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Year : 2014  |  Volume : 58  |  Issue : 1  |  Page : 93-94  

Low dose spinal with epidural volume extension for renal transplantation in a patient with uremic cardiomyopathy

1 Department of Anaesthesia, Apollo Hospitals, Bilaspur, Chhattisgarh, India
2 Himalayan Institute of Medical Sciences, Dehradun, Uttarakhand, India
3 Dr. RML Institute of Medical Sciences, Lucknow, Uttar Pradesh, India
4 Apollo Hospitals, Bilaspur, Chhattisgarh, India

Date of Web Publication13-Feb-2014

Correspondence Address:
Vinit K Srivastava
Department of Anaesthesia, Apollo Hospitals, Bilaspur - 495 006, Chhattisgarh
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Source of Support: None, Conflict of Interest: None

DOI: 10.4103/0019-5049.126845

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How to cite this article:
Srivastava VK, Agrawal S, Das PK, Ahmed M. Low dose spinal with epidural volume extension for renal transplantation in a patient with uremic cardiomyopathy. Indian J Anaesth 2014;58:93-4

How to cite this URL:
Srivastava VK, Agrawal S, Das PK, Ahmed M. Low dose spinal with epidural volume extension for renal transplantation in a patient with uremic cardiomyopathy. Indian J Anaesth [serial online] 2014 [cited 2021 Jun 24];58:93-4. Available from: https://www.ijaweb.org/text.asp?2014/58/1/93/126845


Patients of renal failure presenting for renal transplant have number of co-morbid conditions namely anaemia, fluid overload, cardiovascular compromise, electrolytes and acid base imbalance, secondary hyperparathyroidism, gastrointestinal and central nervous system symptoms. Prolonged exposure to uremic toxins has been demonstrated to affect myocardial contractility leading to uremic cardiomyopathy. [1] Such changes affect the course of anaesthesia during renal transplantation. The technique of anaesthesia chosen should have minimal cardiovascular effects along with preservation of the function of transplanted organ. We present here a case of uremic cardiomyopathy for renal transplantation managed successfully with low dose spinal with epidural volume extension (EVE).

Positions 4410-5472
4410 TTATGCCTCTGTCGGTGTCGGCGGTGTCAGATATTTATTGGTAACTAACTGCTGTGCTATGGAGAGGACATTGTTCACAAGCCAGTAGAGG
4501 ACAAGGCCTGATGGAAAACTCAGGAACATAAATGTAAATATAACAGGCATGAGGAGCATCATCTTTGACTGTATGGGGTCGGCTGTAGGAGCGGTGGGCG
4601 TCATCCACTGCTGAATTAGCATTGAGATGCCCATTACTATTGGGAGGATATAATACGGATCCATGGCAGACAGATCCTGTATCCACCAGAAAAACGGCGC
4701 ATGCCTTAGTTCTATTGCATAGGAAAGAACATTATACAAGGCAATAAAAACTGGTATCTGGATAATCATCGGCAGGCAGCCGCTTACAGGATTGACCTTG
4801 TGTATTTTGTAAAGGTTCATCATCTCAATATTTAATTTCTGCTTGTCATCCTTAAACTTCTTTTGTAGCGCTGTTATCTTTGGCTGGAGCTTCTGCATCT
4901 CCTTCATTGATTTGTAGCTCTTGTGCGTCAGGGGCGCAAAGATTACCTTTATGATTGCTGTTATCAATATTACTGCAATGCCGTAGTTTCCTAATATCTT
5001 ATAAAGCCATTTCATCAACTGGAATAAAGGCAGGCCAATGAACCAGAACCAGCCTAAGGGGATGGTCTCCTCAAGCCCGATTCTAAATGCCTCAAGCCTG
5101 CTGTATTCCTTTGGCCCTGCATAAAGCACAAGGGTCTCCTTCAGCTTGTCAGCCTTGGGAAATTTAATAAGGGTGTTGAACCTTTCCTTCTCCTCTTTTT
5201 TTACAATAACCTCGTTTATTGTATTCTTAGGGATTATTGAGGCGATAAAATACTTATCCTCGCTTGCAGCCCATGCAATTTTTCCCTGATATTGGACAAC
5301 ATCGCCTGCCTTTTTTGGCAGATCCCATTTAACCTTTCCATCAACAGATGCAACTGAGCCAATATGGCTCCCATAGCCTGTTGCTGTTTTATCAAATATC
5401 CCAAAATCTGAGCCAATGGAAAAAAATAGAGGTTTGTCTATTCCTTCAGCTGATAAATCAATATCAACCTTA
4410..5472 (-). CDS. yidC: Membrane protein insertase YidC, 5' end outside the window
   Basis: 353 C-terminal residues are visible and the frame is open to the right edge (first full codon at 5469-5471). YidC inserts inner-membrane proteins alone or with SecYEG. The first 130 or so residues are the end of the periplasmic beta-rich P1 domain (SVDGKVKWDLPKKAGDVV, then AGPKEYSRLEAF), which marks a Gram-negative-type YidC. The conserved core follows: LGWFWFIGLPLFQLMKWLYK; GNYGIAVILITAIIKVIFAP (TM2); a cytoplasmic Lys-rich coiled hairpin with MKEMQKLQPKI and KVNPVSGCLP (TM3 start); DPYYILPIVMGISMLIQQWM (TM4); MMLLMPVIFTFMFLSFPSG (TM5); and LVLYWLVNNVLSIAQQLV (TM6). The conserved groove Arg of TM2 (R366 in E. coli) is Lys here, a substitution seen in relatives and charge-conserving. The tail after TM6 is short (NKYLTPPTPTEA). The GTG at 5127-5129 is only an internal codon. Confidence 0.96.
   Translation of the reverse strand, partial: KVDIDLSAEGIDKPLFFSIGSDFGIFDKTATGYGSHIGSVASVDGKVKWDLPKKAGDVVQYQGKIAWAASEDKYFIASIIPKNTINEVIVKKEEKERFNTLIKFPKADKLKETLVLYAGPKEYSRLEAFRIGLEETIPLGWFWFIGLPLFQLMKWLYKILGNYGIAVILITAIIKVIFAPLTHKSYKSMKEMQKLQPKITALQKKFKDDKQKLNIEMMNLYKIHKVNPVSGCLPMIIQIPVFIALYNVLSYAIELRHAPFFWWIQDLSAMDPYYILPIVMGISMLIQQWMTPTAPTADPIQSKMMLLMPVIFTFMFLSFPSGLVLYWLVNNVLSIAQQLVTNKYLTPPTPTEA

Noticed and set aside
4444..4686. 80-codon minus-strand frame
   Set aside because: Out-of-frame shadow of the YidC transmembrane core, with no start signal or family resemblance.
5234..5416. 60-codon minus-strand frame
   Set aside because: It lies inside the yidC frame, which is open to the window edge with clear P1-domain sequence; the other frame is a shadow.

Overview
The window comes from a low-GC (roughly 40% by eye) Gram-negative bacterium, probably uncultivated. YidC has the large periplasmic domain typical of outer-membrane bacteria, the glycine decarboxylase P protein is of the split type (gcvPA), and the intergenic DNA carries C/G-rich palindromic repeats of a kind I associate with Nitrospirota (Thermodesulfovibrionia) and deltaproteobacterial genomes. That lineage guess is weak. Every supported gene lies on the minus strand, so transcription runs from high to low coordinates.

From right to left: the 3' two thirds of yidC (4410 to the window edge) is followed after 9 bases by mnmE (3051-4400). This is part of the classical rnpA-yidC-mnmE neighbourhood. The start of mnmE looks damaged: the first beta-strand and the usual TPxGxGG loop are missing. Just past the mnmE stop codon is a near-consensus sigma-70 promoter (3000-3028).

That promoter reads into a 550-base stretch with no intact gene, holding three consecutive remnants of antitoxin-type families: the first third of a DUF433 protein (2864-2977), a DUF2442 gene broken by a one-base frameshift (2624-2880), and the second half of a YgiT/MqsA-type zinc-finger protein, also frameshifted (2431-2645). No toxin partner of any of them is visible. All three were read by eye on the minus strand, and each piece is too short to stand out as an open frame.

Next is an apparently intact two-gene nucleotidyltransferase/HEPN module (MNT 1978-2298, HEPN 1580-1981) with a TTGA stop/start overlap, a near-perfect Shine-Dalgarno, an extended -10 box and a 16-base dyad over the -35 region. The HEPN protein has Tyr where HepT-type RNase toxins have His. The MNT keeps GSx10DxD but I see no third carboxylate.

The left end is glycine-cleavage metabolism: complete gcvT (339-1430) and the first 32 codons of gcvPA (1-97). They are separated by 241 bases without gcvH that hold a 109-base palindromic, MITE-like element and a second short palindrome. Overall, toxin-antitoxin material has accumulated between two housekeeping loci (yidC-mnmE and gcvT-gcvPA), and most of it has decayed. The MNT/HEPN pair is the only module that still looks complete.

A 22-year-old male patient of renal failure, on maintenance haemodialysis presented for live donor renal transplantation. Patient was found to be controlled hypertensive on medication (tablet nifedipine 20 mg TDS, tablet clonidine 100 μg BD and tablet carvedilol 3.125 mg BD) of a heart rate 52/min, blood pressure 160/100 mm Hg, cardiomegaly in X-ray chest and left ventricular hypertrophy in electrocardiography. Echocardiography revealed global hypokinesia, dilated left ventricle (LV), trivial aortic regurgitation/tricuspid regurgitation and left ventricle ejection fraction 25%. An arteriovenous fistula for haemodialysis was present in left forearm. Pre-operative heparin free haemodialysis was performed on day before surgery. The patient was kept nil per oral for 8 h and received all his antihypertensive drugs as premedication 2 h prior to surgery with a sip of water.

In the operating room routine monitoring were attached. Peripheral venous, right radial arterial and right internal jugular vein cannulations were performed under local anaesthesia. The patient was preloaded with normal saline (5 ml/kg body weight [BW]) and combined spinal epidural (CSE) administered in L 3-4 interspace in sitting position by midline approach, using 18G CSE set (needle through needle, Portex, Smiths medical ASD Inc., USA). Intrathecal drug administration consisted of 7.5 mg heavy bupivacaine mixed with 25 mcg fentanyl. Epidural catheter was fixed at 7 cm on the skin surface. The patient was turned supine position with slight head down position. After careful aspiration of epidural catheter, 10 ml of 0.9% saline was injected through the catheter over 30 s. A sensory block to pinprick to T 6 was achieved within 5 min. Heart rate, arterial blood pressure, SpO 2 and temperature were monitored continuously and blood gas samples were obtained every 60 min intra-operatively. Oxygen was given to patient through nasal cannula at the rate of 2 L/min and sedated with injection midazolam 0.04 mg/kg BW. A repeat bolus of 5 ml of 0.5% plain bupivacaine was administered after 90 min through the epidural catheter. Injection methylprednisolone 500 mg and mannitol (20%) 0.5 g/kg BW were administered before the release of vascular clamp.